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As the clock ticks closer to a nuclear-armed Iran, the Western powers are girding their loins for––more talks. Actually, they’re getting ready to talk to Iran about the conditions for talking some more. EU foreign policy head Catherine Ashton announced that the “P5 + 1” powers (the permanent Security Council members plus Germany) hoped to persuade “Iran to move away from its nuclear program,” and expected “from the contacts we’ve had that this process can now move forward swiftly and seriously.” Ashton didn’t produce any evidence why the Iranians would voluntarily give up the bomb, or how yet one more round of negotiations, like the so-called “crippling sanctions,” will produce anything other than giving Iran more time to “swiftly and seriously” achieve nuclear-weapons capability.
Meanwhile, the Obama administration keeps shifting the conditions under which the U.S. would take military action. Secretary of State Clinton on February 29 three times told the House Foreign Affairs committee that “it’s absolutely clear that the president’s policy is to prevent Iran from having nuclear weapons capability.” A few days later anonymous “administration officials” said Clinton had “misspoken,” which Obama confirmed in his speech to AIPAC where he several times asserted that “obtaining a nuclear weapon,” not capability, would be the casus belli, even though he has no clue exactly how we’d know the mullahs had nuclear weapons before they announced it to the world, the same way we found out Pakistan and North Korea had them. The purpose of this shift is obvious: it provides more time for “diplomacy” and “sanctions” to work their magic, and puts more pressure on Israel not to do anything that might make unpleasant headlines compromising Obama’s reelection. However, the history of Pakistan and North Korea’s acquisition of nuclear weapons shows that the consequence of this delay will be a nuclear-armed Iran.
But that contingency doesn’t seem to bother Obama’s academic allies like Bruce Ackerman, who recently provided a specious justification for inaction in the Los Angeles Times. The Yale law professor asserted that American support for a preemptive strike on Iran “would be a violation of both international law and the U.S. Constitution.” The Hoover Institution’s Peter Berkowitz dismantled Ackerman’s tendentious and erroneous interpretation, which Berkowitz shows is an attempt “to bend the precedents and provisions of international law and twist the facts of American politics to conform to their policy preferences.” The left’s hysterics about the illegality and immorality of “preemption,” of course, has always been an ideological pretext for demonizing and hence discouraging U.S. military action, which to the left is almost never justified, given America’s neo-colonial crimes and oppression.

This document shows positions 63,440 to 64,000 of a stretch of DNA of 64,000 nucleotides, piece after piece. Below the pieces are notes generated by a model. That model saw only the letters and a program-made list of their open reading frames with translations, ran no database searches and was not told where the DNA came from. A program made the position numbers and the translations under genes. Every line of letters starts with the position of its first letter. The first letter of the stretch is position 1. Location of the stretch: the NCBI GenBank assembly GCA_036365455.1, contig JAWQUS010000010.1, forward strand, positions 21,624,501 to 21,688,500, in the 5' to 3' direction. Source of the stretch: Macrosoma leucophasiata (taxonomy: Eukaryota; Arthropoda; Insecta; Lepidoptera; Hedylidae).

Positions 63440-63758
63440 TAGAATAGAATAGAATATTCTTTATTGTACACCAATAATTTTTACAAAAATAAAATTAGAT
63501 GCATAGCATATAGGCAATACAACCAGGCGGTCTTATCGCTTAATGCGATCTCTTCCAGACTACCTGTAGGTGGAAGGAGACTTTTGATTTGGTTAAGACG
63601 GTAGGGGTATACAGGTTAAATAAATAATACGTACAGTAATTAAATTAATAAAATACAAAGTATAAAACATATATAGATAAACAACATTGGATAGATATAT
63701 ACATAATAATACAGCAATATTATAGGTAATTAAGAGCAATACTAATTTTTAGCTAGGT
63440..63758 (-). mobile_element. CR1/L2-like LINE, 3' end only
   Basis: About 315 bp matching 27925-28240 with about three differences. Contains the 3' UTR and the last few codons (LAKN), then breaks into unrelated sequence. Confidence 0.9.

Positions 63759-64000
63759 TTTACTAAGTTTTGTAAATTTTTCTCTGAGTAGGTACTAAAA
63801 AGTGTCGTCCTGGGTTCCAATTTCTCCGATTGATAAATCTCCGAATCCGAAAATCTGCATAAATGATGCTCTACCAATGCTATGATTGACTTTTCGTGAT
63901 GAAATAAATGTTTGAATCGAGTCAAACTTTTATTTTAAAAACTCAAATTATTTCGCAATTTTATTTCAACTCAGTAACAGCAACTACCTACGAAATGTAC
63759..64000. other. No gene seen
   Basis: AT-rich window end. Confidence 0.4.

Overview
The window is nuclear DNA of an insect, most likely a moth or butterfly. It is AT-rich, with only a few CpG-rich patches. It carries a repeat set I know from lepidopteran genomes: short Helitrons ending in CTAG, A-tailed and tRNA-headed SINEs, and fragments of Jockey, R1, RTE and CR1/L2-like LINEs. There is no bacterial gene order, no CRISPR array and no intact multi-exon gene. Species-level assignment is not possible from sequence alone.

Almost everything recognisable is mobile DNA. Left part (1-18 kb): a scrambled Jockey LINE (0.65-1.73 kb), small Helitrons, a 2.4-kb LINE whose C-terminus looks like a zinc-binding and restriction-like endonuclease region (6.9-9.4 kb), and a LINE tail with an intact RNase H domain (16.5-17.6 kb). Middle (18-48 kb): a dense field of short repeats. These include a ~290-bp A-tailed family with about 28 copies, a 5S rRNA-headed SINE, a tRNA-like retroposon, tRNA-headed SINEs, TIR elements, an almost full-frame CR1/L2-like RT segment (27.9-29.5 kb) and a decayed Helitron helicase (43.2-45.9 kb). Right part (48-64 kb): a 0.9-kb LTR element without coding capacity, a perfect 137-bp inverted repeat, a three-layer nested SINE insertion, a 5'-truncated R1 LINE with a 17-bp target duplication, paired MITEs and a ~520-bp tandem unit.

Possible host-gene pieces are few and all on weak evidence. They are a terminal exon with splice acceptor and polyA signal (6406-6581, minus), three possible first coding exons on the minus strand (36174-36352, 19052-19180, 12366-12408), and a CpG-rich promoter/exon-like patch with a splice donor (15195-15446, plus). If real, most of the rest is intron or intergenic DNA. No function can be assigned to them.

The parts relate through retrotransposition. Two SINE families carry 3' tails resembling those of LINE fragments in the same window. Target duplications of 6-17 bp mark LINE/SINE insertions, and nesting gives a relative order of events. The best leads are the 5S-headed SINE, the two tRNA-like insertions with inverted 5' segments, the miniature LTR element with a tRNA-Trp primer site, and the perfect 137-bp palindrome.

But preemption has for millennia been an obvious common-sense response to an aggressor. The 4th century B.C. orator Demosthenes used a memorable metaphor for preemption when he was trying to rouse the indolent Athenians to use force to resist Philip II of Macedon’s aggression: “To manage war properly, you must not follow the trend of events but must forestall them . . . But you Athenians, possessing unsurpassed resources––fleet, infantry, cavalry, revenues–– have never to this very day employed them aright, and yet you carry on war with Philip exactly as a barbarian boxes. The barbarian, when struck, always clutches the place; hit him on the other side and there go his hands. He neither knows nor cares how to parry a blow or how to watch his adversary.” In other words, anticipate the aggressor’s actions, and, as Nathan Bedford Forrest supposedly put it, “ Get there firstest with the mostest.”
So much is mere common sense, but common sense is woefully lacking in the West’s response to a regime of religious fanatics in pursuit of nuclear weapons. Unwilling to act, whether because of fear, ideology, or political self-interest, Western leaders continue to camouflage their inaction with sanctions and diplomatic palaver. Yet the historical record of both in deterring a committed aggressor is one not just of failing to stop aggression, but of enabling it. The Thirties, of course, provide numerous examples, starting with the League of Nations’ toothless response to Japanese aggression in China, moving on to the flaccid reaction to Mussolini’s invasion of Ethiopia, and culminating with the Munich conference that delivered Czechoslovakia to Hitler and paved the way for World War II. In each case, sanctions and talk led to more aggression, because the aggressors correctly interpreted that sanctions and words were the face-saving excuses of nations afraid to act.
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